Anyone up for a feelgood musical comedy set in the Vietnam war? The Sapphires, directed by Wayne Blair and based on real events, makes a pretty good job of this rather challenging brief, and while it does have some awkward shifts in tone it’s always likeable and often funny, and features some unarguably great songs (unless you really don’t like 1960s soul, in which case may the good Lord have mercy on you).
The Sapphires of the title are a close harmony group made up of three aborigine sisters plus friend who we first meet in their dusty outback town performing country songs to general indifference under the rather less catchy handle The Cummaraganja Songbirds. A boozy Irish entertainments manager with a heart of gold (Chris O’Dowd, from The IT Crowd) takes them under his wing when word gets out that there’s money to be made playing for the American troops in South-East Asia, and it’s his passion for soul music that instigates their change of direction. Through hard work and raw talent they get the gig (cue the venerable rehearsal montage), but unsurprisingly the assignment carries risks that aren’t all to do with their new careers.
The first part of the film is painted in rather broad comedic strokes, with little time wasted on making the turns in the girls’ fortunes properly convincing, and many scenes played mainly for laughs. This is fine, as the sisters’ contrasting personalities are well drawn, and the potential for future conflict between them is nicely established, and there are lots of opportunities for sharp digs at the prevailing stuffy social attitudes of the period. Chris O’Dowd’s unreliable svengali character is a bit of a cliché but he gets some cracking lines and makes the most of them. I was finding myself being reminded of quite a few other films – the brilliant moonlanding comedy The Dish, the suburban civil rights clashes of The Help, some of Baz Luhrmann, and there’s even a bit of overlap with the aborigine child abduction scandal of Rabbit Proof Fence – but I think if these references were deliberate they were put in more of a shorthand to cut to the chase than as blatant acts of plagiarism. It’s all quite breezy and digestible, even past the point when the group has shipped out to ‘Nam and is having to deal with different cultures and testing environments. Eventually however the mood changes and a couple of much more weighty subplots kick in, and while you can respect the film-makers’ good intentions in not wanting to trivialise a horrible war the movie does seem to slide into melodrama in its last half-hour. There’s even an unlikely declaration of love grafted on, which frankly hasn’t been set up nearly well enough.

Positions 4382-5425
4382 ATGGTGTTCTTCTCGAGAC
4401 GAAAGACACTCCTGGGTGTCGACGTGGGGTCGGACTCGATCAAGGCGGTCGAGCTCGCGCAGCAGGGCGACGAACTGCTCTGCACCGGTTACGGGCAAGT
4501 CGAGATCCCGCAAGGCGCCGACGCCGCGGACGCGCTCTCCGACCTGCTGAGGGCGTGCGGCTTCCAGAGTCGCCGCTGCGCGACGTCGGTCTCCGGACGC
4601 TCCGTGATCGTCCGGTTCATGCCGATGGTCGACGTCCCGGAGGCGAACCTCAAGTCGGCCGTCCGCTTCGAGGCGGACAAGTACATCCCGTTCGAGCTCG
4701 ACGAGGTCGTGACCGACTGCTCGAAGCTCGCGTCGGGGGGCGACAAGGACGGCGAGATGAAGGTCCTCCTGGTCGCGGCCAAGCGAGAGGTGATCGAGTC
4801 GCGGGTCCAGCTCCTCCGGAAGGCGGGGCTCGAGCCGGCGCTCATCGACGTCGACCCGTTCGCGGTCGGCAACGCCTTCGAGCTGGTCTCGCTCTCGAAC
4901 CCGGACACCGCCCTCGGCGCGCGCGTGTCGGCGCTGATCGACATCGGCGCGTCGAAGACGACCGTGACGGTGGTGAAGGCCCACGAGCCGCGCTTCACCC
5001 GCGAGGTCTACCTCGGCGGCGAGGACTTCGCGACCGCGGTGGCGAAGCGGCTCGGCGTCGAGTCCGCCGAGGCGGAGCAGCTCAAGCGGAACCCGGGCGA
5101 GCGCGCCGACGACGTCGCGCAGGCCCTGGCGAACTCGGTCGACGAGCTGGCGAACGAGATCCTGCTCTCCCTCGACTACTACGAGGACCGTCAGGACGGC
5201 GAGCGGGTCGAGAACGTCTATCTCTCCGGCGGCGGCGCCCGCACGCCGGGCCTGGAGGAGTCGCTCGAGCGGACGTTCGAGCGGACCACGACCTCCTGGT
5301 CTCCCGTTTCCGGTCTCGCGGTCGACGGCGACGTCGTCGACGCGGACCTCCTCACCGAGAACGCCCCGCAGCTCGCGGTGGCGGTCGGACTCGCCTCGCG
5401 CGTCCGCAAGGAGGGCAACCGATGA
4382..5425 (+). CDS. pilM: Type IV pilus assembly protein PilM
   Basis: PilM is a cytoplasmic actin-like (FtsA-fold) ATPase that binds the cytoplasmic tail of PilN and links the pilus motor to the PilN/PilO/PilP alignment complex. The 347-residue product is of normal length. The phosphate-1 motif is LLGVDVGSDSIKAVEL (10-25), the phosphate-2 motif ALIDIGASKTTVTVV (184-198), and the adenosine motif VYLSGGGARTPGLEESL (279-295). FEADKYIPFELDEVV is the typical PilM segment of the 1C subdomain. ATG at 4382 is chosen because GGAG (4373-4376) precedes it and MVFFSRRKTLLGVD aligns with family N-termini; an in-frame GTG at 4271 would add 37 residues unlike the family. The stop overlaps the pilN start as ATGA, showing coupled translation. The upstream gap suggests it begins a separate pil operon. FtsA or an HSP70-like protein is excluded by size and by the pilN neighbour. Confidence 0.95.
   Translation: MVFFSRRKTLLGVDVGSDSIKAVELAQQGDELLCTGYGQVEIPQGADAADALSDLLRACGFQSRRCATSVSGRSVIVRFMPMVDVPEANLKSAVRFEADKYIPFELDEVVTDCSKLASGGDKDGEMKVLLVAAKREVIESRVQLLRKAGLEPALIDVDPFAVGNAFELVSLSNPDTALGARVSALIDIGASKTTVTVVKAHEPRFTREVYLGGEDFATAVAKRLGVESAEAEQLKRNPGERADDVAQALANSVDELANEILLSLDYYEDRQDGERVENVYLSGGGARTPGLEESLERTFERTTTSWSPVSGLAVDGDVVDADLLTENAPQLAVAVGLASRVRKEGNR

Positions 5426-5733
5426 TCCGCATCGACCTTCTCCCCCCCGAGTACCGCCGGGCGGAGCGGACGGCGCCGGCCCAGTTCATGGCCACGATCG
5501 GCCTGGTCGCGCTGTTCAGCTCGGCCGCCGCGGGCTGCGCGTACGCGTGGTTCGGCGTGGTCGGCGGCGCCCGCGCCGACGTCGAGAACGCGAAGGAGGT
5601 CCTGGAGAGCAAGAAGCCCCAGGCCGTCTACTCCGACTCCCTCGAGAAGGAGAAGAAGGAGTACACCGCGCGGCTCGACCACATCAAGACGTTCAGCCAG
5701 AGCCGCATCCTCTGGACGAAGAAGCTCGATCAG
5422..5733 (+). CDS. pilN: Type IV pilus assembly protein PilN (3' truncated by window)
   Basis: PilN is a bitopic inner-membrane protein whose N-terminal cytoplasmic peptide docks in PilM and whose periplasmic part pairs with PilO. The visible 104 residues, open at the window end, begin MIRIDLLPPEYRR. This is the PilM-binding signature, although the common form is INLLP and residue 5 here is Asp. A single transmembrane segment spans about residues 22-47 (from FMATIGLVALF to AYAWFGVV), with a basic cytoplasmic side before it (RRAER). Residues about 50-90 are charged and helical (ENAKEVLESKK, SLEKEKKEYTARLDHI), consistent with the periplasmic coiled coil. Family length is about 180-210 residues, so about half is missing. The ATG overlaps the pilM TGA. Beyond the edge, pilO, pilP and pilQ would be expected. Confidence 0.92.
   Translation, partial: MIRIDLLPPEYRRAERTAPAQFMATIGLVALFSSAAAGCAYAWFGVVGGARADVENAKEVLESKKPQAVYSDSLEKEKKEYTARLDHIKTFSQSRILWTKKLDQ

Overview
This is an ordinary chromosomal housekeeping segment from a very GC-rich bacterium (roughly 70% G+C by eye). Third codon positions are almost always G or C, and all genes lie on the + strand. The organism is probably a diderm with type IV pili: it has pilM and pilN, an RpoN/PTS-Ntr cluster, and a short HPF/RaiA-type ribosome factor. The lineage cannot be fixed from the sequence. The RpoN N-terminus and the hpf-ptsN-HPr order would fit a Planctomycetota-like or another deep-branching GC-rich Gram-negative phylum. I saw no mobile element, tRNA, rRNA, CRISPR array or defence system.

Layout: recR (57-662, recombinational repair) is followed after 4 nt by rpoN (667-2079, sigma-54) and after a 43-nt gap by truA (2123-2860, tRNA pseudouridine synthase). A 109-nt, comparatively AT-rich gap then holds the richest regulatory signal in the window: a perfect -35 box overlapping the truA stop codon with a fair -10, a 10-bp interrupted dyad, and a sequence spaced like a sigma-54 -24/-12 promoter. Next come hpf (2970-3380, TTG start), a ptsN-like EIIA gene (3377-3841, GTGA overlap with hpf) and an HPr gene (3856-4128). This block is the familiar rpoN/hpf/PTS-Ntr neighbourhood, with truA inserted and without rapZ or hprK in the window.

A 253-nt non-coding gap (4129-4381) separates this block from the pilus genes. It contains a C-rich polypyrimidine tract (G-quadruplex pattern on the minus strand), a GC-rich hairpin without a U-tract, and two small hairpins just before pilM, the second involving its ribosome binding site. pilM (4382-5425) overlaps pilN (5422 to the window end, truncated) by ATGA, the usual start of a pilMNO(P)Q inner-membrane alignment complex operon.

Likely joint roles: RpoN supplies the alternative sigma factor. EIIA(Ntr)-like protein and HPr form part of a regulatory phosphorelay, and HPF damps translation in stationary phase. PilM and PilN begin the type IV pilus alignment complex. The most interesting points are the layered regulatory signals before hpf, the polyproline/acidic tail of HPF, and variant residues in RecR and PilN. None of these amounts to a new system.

Where The Sapphires does redeem itself though is in its musical sections, which occur often and never miss the mark. The group’s unaccompanied harmonies are spellbinding, and when they’re backed by a full group it’s high energy all the way, complete with spangly dresses. It’s enough to make you sweep your hair into a beehive and spend some quality time pouting into a hairbrush in front of the bedroom mirror. Or the grapevine.